SHAMOKIN — City council approved Monday a motion to move all future regular meetings to the Mill Road Square Complex training room at 541 N. Franklin St.
Mill Road Square will be handicap compliant, unlike chambers at City Hall that require attendees to climb a stairwell, Mayor John Brown told the audience during Monday’s regular meeting at City Hall.
Attendees can access the training room by parking in the lot adjacent to the police station and accessing double doors on the south side of the building.
Voting in favor of the move were Brown and councilmembers Barbara Moyer, Charlie Verano, Scott Roughton and Dan McGaw.
City workshop meetings will continue to be held at City Hall either in chambers or the mayor’s office.
“The past couple of years we have had handicap people and elderly who just couldn’t come to meetings,” Brown commented on Tuesday. “It will be important for everyone to attend with Home Rule meetings coming up, because we have to get this information out. We will give (Mill Road Square Complex) a try and if it doesn’t work out, we will try something else.”
In other business Monday, council authorized the Anthracite Outdoor Adventure Area (AOAA) to use pre-approved designated streets in the city for an Ice Breaker Ride from 10 a.m. to 4 p.m. March 23.
Council designated various streets as joint-use for one day in November during “Taking it to the Streets,” a new event held to expose AOAA riders to local restaurants and other businesses. Out of 860 people who bought an AOAA pass on the event day, 444 traveled into town.
AOAA Operations Director Dave Porzi informed the mayor during Monday’s meeting that the route will be similar to the first ride with a “couple of adjustments.”
Porzi plans to meet with Chief of Police Darwin Tobias III to discuss potential route changes.
Light applause followed Administrator Robert Slaby reading a letter from the Department of Community and Economic Development (DCED) stating the terms of a settlement for the city’s prior misuse of funds from the Home Investment Partnerships Program have been met.
The letter was precipitated by the city paying the fifth and final payment of $83,498.34 in December to satisfy $504,495 that DCED and Department of Housing and Urban Development said it was owned for misappropriations of funds dealing with the Community Development Block Grant program in 2003, 2004 and 2005, and the HOME program in 2003.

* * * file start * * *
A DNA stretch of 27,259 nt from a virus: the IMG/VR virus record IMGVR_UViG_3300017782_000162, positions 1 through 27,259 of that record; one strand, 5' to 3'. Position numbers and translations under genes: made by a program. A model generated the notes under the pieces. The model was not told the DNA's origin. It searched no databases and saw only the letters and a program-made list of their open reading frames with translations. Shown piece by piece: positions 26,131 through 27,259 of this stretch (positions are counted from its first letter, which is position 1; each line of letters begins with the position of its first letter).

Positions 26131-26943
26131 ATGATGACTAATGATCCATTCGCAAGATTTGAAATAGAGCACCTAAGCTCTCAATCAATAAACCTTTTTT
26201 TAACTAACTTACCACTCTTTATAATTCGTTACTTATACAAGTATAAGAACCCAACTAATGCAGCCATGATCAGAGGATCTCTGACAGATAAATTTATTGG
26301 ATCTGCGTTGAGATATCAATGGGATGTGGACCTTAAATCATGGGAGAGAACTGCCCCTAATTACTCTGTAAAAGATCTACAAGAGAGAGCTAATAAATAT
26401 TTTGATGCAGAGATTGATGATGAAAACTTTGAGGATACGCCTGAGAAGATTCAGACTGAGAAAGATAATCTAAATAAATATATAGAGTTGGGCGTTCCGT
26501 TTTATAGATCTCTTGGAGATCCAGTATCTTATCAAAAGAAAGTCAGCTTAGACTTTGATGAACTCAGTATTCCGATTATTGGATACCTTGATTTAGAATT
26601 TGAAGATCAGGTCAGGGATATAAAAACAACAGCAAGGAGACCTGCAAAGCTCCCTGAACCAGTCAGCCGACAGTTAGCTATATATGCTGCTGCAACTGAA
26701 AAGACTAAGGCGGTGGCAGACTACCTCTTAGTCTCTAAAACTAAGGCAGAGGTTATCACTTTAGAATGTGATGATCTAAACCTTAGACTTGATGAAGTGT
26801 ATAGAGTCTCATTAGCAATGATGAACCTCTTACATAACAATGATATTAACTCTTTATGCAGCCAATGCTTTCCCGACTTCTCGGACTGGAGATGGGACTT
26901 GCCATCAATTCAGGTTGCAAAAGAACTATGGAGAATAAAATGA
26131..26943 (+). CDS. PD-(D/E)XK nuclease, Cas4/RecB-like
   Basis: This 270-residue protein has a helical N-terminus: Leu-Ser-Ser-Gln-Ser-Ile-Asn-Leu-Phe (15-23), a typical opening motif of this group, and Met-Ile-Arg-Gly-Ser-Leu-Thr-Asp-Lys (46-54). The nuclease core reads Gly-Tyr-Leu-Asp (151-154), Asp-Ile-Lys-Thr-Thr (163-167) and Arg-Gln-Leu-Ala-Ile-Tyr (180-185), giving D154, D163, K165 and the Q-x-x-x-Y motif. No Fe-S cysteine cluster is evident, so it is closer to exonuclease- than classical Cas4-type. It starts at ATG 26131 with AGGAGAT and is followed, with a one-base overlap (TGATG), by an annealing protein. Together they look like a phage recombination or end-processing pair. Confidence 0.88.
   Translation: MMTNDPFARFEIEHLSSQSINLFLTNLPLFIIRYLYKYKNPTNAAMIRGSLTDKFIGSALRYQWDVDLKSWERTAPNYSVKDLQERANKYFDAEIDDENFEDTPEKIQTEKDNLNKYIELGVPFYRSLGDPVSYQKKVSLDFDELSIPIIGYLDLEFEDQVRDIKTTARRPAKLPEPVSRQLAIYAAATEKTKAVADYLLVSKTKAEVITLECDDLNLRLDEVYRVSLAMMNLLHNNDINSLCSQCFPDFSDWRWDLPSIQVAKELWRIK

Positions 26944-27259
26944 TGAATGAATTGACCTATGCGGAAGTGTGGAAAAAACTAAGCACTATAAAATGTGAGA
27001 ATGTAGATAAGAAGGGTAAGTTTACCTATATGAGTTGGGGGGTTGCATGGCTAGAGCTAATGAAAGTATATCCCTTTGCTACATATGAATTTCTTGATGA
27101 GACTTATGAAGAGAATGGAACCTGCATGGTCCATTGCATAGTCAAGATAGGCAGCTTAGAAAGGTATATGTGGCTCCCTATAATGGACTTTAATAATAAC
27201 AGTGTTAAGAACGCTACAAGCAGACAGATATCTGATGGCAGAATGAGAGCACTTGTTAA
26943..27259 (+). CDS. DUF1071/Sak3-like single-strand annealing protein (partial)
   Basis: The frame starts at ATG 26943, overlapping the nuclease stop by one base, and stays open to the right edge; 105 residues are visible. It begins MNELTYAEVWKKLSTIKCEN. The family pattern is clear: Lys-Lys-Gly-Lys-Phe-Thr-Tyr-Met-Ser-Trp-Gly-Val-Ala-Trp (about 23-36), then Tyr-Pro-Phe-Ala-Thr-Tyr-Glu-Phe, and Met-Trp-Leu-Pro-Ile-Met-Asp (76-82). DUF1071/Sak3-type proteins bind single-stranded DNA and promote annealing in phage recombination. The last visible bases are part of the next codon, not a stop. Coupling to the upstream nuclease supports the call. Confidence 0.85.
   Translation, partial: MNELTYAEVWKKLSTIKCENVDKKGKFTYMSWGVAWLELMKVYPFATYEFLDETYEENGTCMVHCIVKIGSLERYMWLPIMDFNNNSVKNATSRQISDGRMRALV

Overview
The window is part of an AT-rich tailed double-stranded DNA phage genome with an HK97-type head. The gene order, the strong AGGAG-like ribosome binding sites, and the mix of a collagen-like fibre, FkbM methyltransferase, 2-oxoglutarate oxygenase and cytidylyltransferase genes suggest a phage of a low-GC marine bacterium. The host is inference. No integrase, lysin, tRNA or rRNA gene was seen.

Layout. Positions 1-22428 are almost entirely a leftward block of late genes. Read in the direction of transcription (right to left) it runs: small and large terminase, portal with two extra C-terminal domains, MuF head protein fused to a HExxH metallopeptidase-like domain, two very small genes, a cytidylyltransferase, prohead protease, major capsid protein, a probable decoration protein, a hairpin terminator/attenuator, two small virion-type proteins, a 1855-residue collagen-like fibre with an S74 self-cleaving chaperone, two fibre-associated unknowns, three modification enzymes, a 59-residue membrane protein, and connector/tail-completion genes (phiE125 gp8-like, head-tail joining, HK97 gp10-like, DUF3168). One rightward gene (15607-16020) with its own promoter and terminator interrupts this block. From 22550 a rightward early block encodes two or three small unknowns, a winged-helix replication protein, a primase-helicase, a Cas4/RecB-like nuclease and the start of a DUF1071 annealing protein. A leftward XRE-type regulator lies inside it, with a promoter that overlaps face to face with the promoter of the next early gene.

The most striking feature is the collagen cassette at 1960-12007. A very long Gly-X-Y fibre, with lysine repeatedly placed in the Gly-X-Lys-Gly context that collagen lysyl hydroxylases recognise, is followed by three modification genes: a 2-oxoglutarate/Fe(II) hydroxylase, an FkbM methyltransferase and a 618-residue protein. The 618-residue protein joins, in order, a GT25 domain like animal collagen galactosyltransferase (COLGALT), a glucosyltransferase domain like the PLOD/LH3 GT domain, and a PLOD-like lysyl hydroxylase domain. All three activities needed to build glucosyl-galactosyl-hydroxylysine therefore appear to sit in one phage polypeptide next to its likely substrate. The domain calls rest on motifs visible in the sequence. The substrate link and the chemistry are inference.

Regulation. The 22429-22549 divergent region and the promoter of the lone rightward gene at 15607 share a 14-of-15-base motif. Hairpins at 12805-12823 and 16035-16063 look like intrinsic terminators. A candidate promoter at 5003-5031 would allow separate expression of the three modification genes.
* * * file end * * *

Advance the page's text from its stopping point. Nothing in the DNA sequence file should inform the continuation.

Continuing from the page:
The debt was connected with former Shamokin city clerk and treasurer Brian Jeremiah, who was charged in October 2010 with misappropriation of the federal grant money, which was earmarked for rehabilitating homes and making them available for low-income residents through the HOME Program.
In other business, council approved:
• The Lions Club to hold a block party at Claude Kehler Community Park on July 12 and 13.
• Denise Brown, wife of Mayor John Brown, to hold the second annual Easter egg hunt at Claude Kehler Community Park II from 9 a.m. to 3 p.m. April 13.
• A bench that will honor Major League Baseball Hall of Famer Stanley Coveleski for a price not to exceed $1,800. Funding will come from the Parks and Recreation Fund. McGaw suggested the bench, which will feature the colors Coveleski chose for the Hall of Fame. It will be placed next to the monument along Market Street that honors the local sports legend.
• Roughton, director of public safety, and two fire chiefs to attend the Fire Law and Management Conference on April 26 and 27 at a cost not to exceed $500 a person.
• High bids of $1,503 from Craig’s Plumbing and Heating for a 2000 Ford F-350 truck; $1,400 from Stoneroad Iron and Metal for a 1991 street sweeper; and $587 from Chris Berkheiser for a salt spreader. No bids were received for a tire changer.
During the public comment section of the meeting, former Mayor William Milbrand chastised city officials for using city equipment and manpower on Friday to remove trash and other debris from a dilapidated home on Vine Street. He questioned why the cleanup was done to benefit one person.
Milbrand said, “For years when I was mayor, I had to tell 85-year-old people who had this same problem that ‘We’re working on it. We’re trying. We’re doing the best we can.’”
Slaby responded that he was asked to look into the situation and draw a conclusion.
“(The smell) was enough to make you sick,” Slaby told Milbrand. “Being the city’s administrator, I felt it was a public health issue and needed to be cleaned up — and it was.”
Slaby added that he had spoken with members of the Code Enforcement Office as well as Chief Tobias, who said the property owner would be cited, if he or she can be located.